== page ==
Ear Candling: The Trend You Shouldn't Try

Ear Candling: The Trend You Shouldn’t Try

There’s a trend we really don’t think is worth the hype – ear candling. Some say it’s a miracle worker for cleaning ears and boosting overall well-being, but the reality is far from that. In fact, it can do a lot more harm than good! Let’s talk about ear candling, why it’s not something you should try, and what safer options exist for keeping your ears healthy.

What is Ear Candling?

So, what’s the deal with ear candling? Also known as ear coning or thermal-auricular therapy, this trend involves sticking a hollow candle into your ear canal and lighting it up at the other end. People who are into ear candling claim that it can:

  • Clear out earwax and toxins
  • Improve your hearing
  • Treat ear infections
  • Ease sinus congestion
  • Boost your overall well-being

But here’s the catch – there’s little to no scientific proof backing up these claims. In fact, the medical world mostly considers ear candling as ineffective and downright risky.

Why Ear Candling Is a Hazard

The big selling point of ear candling is that it can rid your ears of wax and toxins. But here’s the truth – studies have shown that ear candling doesn’t actually remove earwax or anything else from your ear. In some cases, it can even shove earwax deeper into your ear canal, setting you up for trouble. There’s also no scientific evidence that ear candling can remove toxins. What’s left in the candle after a session is typically just remnants from the candle itself, not any earwax or toxins from your ear.

Ear candling is also a safety hazard. Ear candling is like playing with fire – literally. Having an open flame near your ear is a recipe for disaster. Burns, damage to your skin and hair, or even your hair catching fire are all real risks. And yes, there have been incidents where people got burned, punctured their eardrums, or picked up infections from ear candling.

Finally, ear candling devices and the people who use them aren’t well-regulated. That means there’s a risk of untrained individuals performing the procedure, which could lead to more injuries. Whatever you do, don’t treat ear candling as a replacement for proper medical care. If you’ve got an ear infection, hearing issues, or any other ear-related trouble, you need to see a healthcare provider for the right diagnosis and treatment.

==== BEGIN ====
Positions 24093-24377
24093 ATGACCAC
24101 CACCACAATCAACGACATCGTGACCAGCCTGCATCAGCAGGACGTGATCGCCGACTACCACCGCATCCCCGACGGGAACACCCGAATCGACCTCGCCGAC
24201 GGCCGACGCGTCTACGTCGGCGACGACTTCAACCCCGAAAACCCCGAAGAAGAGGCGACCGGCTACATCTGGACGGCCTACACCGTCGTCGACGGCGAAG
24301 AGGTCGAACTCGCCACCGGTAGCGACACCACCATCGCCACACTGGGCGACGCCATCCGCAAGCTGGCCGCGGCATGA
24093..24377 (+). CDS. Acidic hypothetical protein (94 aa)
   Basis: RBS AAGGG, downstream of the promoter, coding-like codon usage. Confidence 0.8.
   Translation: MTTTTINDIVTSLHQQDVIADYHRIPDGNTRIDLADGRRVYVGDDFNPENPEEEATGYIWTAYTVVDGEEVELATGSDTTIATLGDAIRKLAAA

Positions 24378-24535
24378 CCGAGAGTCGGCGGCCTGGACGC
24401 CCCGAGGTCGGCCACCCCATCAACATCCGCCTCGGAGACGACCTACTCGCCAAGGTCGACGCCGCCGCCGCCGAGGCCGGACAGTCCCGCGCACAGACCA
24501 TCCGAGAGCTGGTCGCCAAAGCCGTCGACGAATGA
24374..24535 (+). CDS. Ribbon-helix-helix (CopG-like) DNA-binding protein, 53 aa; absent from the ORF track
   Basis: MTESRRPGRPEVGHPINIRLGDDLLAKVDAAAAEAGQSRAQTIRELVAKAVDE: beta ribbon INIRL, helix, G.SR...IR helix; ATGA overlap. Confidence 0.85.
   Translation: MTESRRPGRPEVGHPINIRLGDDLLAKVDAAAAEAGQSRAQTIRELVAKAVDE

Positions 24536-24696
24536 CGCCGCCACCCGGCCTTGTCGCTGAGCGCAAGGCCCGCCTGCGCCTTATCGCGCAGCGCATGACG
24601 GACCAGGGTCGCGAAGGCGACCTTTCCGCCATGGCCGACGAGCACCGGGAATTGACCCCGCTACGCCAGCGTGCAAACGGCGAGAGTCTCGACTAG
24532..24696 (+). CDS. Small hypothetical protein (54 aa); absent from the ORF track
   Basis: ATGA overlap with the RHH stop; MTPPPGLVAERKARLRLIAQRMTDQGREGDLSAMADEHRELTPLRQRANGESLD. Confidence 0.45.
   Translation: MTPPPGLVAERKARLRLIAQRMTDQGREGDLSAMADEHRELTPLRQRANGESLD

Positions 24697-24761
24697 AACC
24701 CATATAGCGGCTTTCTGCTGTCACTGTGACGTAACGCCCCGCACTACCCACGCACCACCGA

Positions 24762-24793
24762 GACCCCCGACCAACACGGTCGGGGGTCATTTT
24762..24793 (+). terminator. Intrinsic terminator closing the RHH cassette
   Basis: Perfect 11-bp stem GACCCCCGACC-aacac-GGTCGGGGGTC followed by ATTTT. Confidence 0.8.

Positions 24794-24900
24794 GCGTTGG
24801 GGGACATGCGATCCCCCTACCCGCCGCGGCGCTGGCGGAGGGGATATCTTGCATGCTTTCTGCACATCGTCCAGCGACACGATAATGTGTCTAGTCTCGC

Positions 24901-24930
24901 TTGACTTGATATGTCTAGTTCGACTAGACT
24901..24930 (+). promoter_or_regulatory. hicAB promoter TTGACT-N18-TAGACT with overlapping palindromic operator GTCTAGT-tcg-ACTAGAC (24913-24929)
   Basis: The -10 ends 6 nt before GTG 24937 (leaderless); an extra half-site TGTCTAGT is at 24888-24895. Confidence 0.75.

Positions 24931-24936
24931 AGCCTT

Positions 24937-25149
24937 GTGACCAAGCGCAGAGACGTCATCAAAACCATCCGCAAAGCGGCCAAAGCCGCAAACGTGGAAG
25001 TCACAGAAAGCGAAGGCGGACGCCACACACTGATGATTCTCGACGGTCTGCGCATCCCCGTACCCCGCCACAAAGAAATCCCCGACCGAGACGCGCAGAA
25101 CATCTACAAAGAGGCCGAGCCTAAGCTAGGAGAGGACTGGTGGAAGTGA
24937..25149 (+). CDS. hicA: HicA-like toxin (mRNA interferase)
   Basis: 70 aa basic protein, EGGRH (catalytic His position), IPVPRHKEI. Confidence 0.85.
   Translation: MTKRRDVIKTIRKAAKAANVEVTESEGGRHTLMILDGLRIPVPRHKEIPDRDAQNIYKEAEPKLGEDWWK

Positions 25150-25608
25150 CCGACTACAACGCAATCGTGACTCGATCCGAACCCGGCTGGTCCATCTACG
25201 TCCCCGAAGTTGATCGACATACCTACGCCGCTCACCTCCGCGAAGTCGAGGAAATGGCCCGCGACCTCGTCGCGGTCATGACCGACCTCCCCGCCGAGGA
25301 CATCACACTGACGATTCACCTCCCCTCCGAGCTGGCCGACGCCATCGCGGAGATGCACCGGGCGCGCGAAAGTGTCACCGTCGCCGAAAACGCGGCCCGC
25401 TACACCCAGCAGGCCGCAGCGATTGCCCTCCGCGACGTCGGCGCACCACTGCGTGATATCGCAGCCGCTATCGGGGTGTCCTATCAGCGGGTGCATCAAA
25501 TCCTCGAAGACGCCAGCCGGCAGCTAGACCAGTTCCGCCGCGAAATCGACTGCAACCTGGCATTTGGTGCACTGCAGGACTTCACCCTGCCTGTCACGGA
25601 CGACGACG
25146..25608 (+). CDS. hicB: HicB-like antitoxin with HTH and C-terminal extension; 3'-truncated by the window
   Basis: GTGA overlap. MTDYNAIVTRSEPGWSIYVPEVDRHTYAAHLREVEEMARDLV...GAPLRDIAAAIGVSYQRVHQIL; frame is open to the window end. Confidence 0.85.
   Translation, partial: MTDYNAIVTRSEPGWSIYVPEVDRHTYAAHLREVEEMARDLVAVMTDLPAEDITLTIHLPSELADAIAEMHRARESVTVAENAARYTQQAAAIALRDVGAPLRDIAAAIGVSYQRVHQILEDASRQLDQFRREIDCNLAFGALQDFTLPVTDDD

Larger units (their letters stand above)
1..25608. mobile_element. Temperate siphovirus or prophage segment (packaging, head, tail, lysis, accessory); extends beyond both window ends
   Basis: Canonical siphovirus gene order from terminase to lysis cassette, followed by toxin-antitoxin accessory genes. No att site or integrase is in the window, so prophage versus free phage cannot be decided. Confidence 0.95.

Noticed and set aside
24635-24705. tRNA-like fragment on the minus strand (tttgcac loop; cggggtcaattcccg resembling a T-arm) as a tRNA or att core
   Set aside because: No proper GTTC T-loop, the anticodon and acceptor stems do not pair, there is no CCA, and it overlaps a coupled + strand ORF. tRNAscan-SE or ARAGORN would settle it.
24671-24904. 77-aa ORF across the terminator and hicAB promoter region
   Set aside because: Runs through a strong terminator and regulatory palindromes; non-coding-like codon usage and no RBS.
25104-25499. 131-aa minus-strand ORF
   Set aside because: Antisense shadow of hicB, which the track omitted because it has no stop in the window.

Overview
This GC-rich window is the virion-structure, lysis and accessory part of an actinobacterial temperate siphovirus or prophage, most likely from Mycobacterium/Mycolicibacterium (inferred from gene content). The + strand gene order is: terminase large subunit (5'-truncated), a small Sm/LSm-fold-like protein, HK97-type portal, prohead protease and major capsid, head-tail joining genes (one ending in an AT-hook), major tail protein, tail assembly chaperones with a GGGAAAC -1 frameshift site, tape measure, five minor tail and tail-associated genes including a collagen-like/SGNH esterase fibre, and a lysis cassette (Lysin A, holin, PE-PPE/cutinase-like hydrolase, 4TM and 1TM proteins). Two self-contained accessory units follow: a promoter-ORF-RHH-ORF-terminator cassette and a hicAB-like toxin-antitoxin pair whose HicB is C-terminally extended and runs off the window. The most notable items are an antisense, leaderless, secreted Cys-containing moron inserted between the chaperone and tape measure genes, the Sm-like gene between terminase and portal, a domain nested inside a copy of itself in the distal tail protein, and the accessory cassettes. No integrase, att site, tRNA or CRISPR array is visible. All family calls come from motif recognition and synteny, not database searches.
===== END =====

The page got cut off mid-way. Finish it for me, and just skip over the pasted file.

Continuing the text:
Better Ways to Care for Your Ears

Here are some safer, smarter ways to keep your ears healthy:

  1. Ear Drops: If you’re dealing with a bit of earwax buildup, over-the-counter ear drops made to soften and remove earwax can be a good solution. Talk to a healthcare professional to get the lowdown on how to use them correctly.
  2. Irrigation: Ear irrigation involves a medical provider using warm water to gently flush out earwax. It’s a safe and common method for handling earwax impaction.
  3. Ear Syringing: This one’s another safe bet. A healthcare provider uses a syringe to send a gentle stream of water into your ear to clear out the earwax.
  4. Microsuction: Got a case of really stubborn earwax? Microsuction might be the answer. A healthcare provider can use a small, gentle suction device to sort things out.
  5. Manual Removal: A healthcare provider can also manually remove earwax with special tools. But don’t even think about trying this at home – leave it to the professionals.
  6. Prevention Is Key: To avoid earwax buildup in the first place, avoid putting cotton swabs or anything else into your ear canal. That can push earwax deeper into the ear canal. Remember, earwax has a purpose – it’s protective. So unless there’s a real issue leave your ears alone.

Skip the Ear Candling, Embrace Safer Choices

In the world of wellness trends, it’s easy to be tempted by the latest and greatest. But when it comes to ear candling, it’s just not worth the trouble. It doesn’t live up to its claims, and it can be downright risky. So, instead of messing around with ear candles, opt for safer options like ear drops, professional irrigation, or manual removal by a trained expert.

If you’re feeling ear pain, have noticed changes in your hearing, or have constant ringing in your ears (that’s tinnitus), contact us today. We’re here to help!